Because of large family sizes, children are inheriting smaller and smaller parcels of land. The dependence of most Nigeriens on subsistence farming on increasingly small landholdings, coupled with declining rainfall and the resultant shrinkage of arable land, are all preventing food production from keeping up with population growth.

For more than half a century, Niger's lack of economic development has led to steady net outmigration. In the 1960s, Nigeriens mainly migrated to coastal West African countries to work on a seasonal basis. Some headed to Libya and Algeria in the 1970s to work in the booming oil industry until its decline in the 1980s. Since the 1990s, the principal destinations for Nigerien labor migrants have been West African countries, especially Burkina Faso and Cote d’Ivoire, while emigration to Europe and North America has remained modest. During the same period, Niger’s desert trade route town Agadez became a hub for West African and other Sub-Saharan migrants crossing the Sahara to North Africa and sometimes onward to Europe.

More than 60,000 Malian refugees have fled to Niger since violence between Malian government troops and armed rebels began in early 2012. Ongoing attacks by the Boko Haram Islamist insurgency, dating to 2013 in northern Nigeria and February 2015 in southeastern Niger, have pushed tens of thousands of Nigerian refugees and Nigerien returnees across the border to Niger and to displace thousands of locals in Niger’s already impoverished Diffa region.

Despite the start of oil production in 2003, 40% of Chad’s population lives below the poverty line. The population will continue to grow rapidly because of the country’s very high fertility rate and large youth cohort – more than 65% of the populace is under the age of 25 – although the mortality rate is high and life expectancy is low. Chad has the world’s third highest maternal mortality rate. Among the primary risk factors are poverty, anemia, rural habitation, high fertility, poor education, and a lack of access to family planning and obstetric care. Impoverished, uneducated adolescents living in rural areas are most affected. To improve women’s reproductive health and reduce fertility, Chad will need to increase women’s educational attainment, job participation, and knowledge of and access to family planning. Only about a quarter of women are literate, less than 5% use contraceptives, and more than 40% undergo genital cutting.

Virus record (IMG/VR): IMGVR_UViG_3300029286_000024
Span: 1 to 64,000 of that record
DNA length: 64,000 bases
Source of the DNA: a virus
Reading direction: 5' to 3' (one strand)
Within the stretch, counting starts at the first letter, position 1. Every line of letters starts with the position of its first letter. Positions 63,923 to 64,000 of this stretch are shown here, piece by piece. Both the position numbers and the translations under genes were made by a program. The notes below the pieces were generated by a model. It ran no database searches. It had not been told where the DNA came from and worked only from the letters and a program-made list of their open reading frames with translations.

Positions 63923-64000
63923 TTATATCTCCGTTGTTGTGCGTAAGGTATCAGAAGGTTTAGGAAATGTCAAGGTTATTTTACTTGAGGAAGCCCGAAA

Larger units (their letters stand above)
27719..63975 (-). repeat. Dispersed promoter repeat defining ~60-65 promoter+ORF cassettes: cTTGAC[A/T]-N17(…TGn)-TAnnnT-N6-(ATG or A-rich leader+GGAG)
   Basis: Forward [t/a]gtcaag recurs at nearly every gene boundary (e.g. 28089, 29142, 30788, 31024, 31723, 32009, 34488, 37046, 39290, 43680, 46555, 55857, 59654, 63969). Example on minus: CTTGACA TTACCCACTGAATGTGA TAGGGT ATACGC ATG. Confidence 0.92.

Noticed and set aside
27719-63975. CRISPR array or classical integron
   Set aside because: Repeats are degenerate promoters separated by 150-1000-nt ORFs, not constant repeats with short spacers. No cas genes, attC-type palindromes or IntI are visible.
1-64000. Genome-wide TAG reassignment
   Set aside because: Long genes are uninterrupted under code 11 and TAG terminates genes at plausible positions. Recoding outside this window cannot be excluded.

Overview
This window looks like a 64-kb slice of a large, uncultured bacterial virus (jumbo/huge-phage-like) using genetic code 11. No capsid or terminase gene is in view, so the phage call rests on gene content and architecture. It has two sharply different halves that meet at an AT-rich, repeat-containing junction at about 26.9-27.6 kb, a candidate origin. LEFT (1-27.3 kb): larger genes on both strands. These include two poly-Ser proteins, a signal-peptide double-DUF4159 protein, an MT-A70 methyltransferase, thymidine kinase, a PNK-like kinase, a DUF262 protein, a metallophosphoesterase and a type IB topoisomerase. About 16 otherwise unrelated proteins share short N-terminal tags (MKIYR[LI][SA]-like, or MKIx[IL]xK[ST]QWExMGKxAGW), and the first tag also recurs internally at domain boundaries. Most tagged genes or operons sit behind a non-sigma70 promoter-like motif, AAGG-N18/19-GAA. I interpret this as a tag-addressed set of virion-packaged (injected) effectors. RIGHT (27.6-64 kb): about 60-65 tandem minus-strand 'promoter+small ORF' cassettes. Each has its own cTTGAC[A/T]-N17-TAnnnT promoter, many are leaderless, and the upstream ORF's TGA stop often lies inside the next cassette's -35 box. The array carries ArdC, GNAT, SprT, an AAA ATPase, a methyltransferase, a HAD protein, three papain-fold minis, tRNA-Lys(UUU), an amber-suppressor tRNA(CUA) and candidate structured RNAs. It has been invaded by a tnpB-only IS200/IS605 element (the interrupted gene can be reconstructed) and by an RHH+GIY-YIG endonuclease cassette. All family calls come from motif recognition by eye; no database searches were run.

As of October 2017, more than 320,000 refugees from Sudan and more than 75,000 from the Central African Republic strain Chad’s limited resources and create tensions in host communities. Thousands of new refugees fled to Chad in 2013 to escape worsening violence in the Darfur region of Sudan. The large refugee populations are hesitant to return to their home countries because of continued instability. Chad was relatively stable in 2012 in comparison to other states in the region, but past fighting between government forces and opposition groups and inter-communal violence have left nearly 60,000 of its citizens displaced in the eastern part of the country.

Contraceptive prevalence rate11% (2017/18)8.1% (2019)
Dependency ratiostotal dependency ratio: 109.5

youth dependency ratio: 104.1

elderly dependency ratio: 5.4

potential support ratio: 18.4 (2020 est.)
total dependency ratio: 96

youth dependency ratio: 91.1

elderly dependency ratio: 4.9

potential support ratio: 20.4 (2020 est.)

Source: CIA Factbook